Date 32.1: Hit & Run

Feeling satisfied that I had a steady supply of sex on the horizon, I proceeded to date a succession of new guys, the first of whom was Date 32. Now, online, Date 32 looked gorgeous. His photos showed a tall, lanky, blond surfer guy with a nice smile and a kind of earthy disposition. Plus, in his messages back and forth with me, he was very nice. We had a phone call, too, but I was distracted by the fact that Date 31 was on his way over to my place, so I wound up cutting things short (and yes, I realize how very wrong that was of me).

Anyway, here’s the thing: when I went to meet Date 32 in person, I knew right away that he wasn’t for me. “Earthy” actually meant “poor,” and the laid-back surfer I was imaging actually turned out to be more of a beach bum, complete with a skeezy mustache and crooked teeth. Not wanting to be superficial, however, I said hello and shared appetizers with Date 32, since you never know–could be, my instincts were wrong. But it turned out they weren’t.

The longer I sat there, making conversation, the more convinced I was that I had to get out of there and never see this guy again. The stories he told me about his kids had me siding with his ex-wives (note the plural), and the way he looked kind of reminded me of one of my uncles, which wasn’t a turn-on. Not caring if you’re going to impress or offend someone, though, is a powerful thing. It tends to lead to blatant honesty, for better or worse, so this guy got to hear all about my faith, my church, my ex, and my struggles with my kids.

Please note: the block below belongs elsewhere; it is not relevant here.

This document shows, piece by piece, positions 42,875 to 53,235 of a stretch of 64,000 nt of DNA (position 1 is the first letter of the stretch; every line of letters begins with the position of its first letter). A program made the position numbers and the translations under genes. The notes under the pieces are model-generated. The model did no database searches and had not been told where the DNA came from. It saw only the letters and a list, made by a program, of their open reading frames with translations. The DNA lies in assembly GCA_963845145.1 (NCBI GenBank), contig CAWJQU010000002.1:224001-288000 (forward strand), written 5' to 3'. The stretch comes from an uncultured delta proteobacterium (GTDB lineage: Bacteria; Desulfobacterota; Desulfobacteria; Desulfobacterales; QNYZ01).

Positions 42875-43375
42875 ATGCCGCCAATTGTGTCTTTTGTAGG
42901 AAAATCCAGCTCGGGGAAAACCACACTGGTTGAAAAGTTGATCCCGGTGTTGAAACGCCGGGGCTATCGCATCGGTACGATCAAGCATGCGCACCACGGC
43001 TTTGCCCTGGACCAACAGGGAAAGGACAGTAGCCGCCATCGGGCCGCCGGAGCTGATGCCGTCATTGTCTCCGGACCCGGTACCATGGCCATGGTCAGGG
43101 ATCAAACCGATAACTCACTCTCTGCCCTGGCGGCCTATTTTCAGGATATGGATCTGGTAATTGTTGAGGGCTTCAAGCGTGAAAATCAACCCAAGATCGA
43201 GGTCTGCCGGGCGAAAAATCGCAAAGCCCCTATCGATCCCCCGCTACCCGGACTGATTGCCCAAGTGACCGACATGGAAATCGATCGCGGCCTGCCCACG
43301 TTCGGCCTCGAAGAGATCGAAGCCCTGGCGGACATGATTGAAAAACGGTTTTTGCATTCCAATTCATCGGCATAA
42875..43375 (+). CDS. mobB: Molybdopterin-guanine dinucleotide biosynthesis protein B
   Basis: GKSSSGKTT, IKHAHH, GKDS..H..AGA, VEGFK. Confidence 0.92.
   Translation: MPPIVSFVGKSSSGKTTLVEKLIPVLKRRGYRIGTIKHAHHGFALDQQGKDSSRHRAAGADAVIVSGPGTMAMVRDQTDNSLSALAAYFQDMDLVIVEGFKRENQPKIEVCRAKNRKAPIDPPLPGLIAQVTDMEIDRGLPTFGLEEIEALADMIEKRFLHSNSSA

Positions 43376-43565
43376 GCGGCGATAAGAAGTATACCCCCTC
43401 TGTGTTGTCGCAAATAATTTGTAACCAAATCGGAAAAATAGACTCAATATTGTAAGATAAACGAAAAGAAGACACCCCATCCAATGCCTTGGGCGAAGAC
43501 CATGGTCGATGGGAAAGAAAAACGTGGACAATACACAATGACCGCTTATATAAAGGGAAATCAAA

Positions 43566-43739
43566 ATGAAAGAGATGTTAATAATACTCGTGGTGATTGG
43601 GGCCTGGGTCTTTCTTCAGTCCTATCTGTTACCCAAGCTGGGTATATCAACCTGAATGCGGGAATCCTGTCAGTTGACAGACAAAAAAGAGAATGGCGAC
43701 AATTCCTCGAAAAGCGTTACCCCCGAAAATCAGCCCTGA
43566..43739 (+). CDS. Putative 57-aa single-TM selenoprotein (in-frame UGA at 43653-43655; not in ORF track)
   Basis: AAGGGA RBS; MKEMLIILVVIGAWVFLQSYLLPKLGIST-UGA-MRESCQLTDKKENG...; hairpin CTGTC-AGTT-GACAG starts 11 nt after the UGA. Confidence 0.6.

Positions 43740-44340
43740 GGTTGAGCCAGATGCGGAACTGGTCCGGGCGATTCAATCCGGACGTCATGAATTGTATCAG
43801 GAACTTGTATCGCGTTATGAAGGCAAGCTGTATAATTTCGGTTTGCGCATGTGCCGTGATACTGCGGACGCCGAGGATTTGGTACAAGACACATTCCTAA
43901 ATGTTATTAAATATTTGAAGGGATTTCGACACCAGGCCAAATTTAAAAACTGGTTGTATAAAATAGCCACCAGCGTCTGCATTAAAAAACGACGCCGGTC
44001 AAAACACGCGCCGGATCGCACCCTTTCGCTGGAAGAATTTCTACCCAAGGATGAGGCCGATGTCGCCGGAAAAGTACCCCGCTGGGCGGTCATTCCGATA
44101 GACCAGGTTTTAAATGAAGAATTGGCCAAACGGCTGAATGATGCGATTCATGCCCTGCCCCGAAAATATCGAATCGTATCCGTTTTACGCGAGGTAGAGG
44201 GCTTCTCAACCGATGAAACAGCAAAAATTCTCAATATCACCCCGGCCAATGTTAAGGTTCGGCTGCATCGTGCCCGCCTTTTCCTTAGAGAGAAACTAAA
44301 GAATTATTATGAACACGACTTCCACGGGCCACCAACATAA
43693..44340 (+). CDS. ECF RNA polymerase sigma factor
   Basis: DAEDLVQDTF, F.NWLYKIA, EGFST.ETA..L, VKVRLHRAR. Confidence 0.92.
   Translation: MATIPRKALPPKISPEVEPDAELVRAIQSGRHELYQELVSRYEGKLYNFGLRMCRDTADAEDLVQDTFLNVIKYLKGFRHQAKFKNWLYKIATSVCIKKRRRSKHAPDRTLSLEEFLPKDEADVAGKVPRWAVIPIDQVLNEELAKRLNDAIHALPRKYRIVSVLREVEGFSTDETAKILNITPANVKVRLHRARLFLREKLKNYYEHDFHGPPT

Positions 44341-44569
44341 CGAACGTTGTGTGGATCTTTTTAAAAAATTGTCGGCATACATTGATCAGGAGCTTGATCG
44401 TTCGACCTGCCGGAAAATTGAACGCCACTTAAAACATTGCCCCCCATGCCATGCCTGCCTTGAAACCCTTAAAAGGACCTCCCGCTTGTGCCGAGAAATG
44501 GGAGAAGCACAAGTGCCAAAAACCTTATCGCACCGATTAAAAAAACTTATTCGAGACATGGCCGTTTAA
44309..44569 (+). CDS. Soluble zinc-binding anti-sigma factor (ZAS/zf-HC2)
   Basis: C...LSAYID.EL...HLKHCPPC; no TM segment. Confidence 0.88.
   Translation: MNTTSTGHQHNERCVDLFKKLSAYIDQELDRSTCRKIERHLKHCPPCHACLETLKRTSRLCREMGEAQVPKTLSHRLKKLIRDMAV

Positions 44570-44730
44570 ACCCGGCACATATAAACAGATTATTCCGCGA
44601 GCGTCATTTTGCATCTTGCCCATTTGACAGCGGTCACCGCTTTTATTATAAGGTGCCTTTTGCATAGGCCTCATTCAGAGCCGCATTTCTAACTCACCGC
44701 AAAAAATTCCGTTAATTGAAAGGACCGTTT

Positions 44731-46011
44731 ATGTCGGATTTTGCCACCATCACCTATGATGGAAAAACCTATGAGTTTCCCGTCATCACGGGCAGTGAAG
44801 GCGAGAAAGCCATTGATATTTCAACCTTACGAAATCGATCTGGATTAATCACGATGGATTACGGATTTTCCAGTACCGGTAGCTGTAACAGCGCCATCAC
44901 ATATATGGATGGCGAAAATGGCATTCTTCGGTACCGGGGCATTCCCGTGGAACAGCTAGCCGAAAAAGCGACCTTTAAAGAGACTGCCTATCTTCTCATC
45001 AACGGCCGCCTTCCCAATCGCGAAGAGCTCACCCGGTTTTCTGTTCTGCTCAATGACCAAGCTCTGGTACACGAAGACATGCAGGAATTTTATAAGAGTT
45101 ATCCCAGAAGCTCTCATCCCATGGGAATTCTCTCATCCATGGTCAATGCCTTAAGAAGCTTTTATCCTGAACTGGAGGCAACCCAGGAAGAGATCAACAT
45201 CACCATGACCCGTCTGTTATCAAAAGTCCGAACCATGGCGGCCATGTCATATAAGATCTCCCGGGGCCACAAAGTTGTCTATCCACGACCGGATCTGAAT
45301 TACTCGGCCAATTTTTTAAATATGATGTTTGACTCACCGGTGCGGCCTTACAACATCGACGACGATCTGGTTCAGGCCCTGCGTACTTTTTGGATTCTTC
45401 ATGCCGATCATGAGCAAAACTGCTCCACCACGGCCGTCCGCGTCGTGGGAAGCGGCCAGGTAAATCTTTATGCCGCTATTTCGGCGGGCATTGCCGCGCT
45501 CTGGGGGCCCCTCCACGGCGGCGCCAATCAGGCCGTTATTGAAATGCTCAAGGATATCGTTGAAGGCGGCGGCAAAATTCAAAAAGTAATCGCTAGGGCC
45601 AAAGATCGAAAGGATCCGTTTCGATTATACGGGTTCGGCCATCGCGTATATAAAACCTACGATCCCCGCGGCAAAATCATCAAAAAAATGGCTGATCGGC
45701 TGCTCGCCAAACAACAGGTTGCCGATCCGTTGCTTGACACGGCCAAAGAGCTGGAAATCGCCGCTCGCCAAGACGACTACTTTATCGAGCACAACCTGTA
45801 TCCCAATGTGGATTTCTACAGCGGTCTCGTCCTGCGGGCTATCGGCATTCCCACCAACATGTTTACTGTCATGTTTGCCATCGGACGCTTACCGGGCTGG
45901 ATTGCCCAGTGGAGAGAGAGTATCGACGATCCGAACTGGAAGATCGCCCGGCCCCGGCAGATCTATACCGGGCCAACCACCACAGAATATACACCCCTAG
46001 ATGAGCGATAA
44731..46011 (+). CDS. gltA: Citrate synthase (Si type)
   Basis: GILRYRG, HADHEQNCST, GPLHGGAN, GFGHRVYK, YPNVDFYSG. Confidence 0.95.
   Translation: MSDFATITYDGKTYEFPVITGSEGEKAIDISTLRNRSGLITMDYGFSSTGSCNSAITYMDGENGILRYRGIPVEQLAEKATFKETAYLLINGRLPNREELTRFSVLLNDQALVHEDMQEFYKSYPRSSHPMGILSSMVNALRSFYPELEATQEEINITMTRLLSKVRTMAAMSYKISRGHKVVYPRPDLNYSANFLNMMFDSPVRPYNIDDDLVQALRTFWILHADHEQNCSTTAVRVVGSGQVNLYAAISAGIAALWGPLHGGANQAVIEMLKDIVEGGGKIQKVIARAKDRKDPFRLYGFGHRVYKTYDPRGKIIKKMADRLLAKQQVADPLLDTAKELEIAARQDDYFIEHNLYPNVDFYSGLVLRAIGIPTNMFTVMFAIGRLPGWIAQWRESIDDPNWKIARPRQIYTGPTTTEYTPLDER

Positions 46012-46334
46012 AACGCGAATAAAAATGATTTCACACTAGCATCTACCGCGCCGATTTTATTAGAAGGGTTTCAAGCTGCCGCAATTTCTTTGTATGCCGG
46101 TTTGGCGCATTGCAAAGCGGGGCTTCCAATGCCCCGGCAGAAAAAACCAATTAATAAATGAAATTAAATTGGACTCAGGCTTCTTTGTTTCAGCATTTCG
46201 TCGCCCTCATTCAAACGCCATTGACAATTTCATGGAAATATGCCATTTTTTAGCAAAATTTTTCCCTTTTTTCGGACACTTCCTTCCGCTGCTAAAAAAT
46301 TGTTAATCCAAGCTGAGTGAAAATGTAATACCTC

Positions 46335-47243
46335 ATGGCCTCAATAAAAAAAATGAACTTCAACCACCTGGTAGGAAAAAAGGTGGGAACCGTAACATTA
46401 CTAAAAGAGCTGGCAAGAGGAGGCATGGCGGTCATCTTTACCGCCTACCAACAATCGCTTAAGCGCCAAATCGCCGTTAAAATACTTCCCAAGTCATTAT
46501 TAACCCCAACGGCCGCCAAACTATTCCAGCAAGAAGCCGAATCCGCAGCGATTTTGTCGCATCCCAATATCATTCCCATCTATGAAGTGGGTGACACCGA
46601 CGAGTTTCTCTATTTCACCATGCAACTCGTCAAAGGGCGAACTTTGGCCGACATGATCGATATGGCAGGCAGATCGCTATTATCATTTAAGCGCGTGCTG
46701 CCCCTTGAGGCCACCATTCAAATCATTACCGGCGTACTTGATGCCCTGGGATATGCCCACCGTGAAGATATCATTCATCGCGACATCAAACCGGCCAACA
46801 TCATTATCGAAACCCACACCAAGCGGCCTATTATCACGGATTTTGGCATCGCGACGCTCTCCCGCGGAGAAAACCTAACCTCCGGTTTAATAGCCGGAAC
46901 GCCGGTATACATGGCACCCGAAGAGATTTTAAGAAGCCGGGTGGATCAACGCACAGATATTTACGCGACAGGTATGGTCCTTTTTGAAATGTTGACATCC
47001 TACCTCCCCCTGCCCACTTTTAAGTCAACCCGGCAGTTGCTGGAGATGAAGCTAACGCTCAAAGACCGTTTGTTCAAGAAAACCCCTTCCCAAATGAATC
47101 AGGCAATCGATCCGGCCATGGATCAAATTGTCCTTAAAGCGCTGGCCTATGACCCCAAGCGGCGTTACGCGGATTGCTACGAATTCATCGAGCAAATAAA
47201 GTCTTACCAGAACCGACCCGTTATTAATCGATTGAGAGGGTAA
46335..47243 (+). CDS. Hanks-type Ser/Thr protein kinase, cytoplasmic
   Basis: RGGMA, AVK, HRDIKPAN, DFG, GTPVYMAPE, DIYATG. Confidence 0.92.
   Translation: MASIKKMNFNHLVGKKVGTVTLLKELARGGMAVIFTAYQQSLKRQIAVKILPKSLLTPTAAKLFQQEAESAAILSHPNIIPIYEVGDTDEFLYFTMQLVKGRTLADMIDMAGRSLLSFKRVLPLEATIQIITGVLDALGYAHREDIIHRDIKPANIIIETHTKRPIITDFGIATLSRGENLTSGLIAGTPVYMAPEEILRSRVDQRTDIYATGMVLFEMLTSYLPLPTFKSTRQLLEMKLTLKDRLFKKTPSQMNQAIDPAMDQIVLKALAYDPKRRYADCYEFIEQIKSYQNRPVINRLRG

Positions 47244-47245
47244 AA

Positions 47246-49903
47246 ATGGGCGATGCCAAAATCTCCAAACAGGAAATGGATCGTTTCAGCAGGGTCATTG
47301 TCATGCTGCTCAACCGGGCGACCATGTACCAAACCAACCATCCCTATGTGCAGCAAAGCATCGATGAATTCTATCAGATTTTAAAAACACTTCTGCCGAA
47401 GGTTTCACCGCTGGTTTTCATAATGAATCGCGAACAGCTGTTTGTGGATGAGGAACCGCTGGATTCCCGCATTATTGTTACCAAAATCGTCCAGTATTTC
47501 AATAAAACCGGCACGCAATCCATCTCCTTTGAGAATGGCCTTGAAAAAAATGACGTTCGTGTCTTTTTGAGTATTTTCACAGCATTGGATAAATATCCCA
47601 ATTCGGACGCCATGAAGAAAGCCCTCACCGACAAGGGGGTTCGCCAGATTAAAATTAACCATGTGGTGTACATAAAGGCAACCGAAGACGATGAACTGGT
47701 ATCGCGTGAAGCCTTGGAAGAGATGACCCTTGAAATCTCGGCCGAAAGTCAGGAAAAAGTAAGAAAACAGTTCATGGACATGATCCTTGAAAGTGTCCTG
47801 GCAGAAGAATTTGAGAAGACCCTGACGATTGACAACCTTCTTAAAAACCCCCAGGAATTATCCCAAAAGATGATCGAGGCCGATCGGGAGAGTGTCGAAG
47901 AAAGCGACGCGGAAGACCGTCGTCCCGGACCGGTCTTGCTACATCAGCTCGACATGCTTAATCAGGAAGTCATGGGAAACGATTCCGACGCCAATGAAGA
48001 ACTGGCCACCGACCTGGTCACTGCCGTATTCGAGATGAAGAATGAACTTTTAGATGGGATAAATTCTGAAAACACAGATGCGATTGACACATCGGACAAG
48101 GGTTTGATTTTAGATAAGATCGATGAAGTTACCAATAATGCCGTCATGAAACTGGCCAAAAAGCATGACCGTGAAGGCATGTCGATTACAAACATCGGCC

Did I know those are forbidden date topics? You betcha! Maybe I’m wrong, but I think being overly honest in an attempt to scare someone away is better than flat-out saying “No,” and then walking away, or taking a covert look at a date and then bailing (both of which have happened to friends of mine!). Maybe the over-honesty is a scare tactic, sure, but it’s also a last-ditch effort to give the person a chance. Because what if you get to talking about all those touchy subjects and then learn that you actually have some rapport with the unlikely match? Could happen. In this case, though, it didn’t.

Date 32 never called, texted, or messaged me again. Guess neither one of us was feeling it.

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4 thoughts on “Date 32.1: Hit & Run

  1. So Jeff Spicoli didn’t do it for you, huh? That’s too bad. Doesn’t it still “kinda” sting that he never tried to get back in touch with you though? Even though it’s for the best because you weren’t feeling it, I always still felt just a touch bad I couldn’t elicit some interest out of someone I considered so “under my league”! Pathetic, I know. At least there was no regret or reddish purple splotches out of this date, so that’s something 😉
    Thx for the update!

    1. In a way, I *was* kind of insulted that he never even texted, but then again, he saved me the trouble of telling him no, thanks. This probably sounds awful, but I’ve gotten pretty tired of breaking up with people. This wouldn’t be a breakup per se, but it’s still awkward letting someone know you’re not interested in seeing them again.

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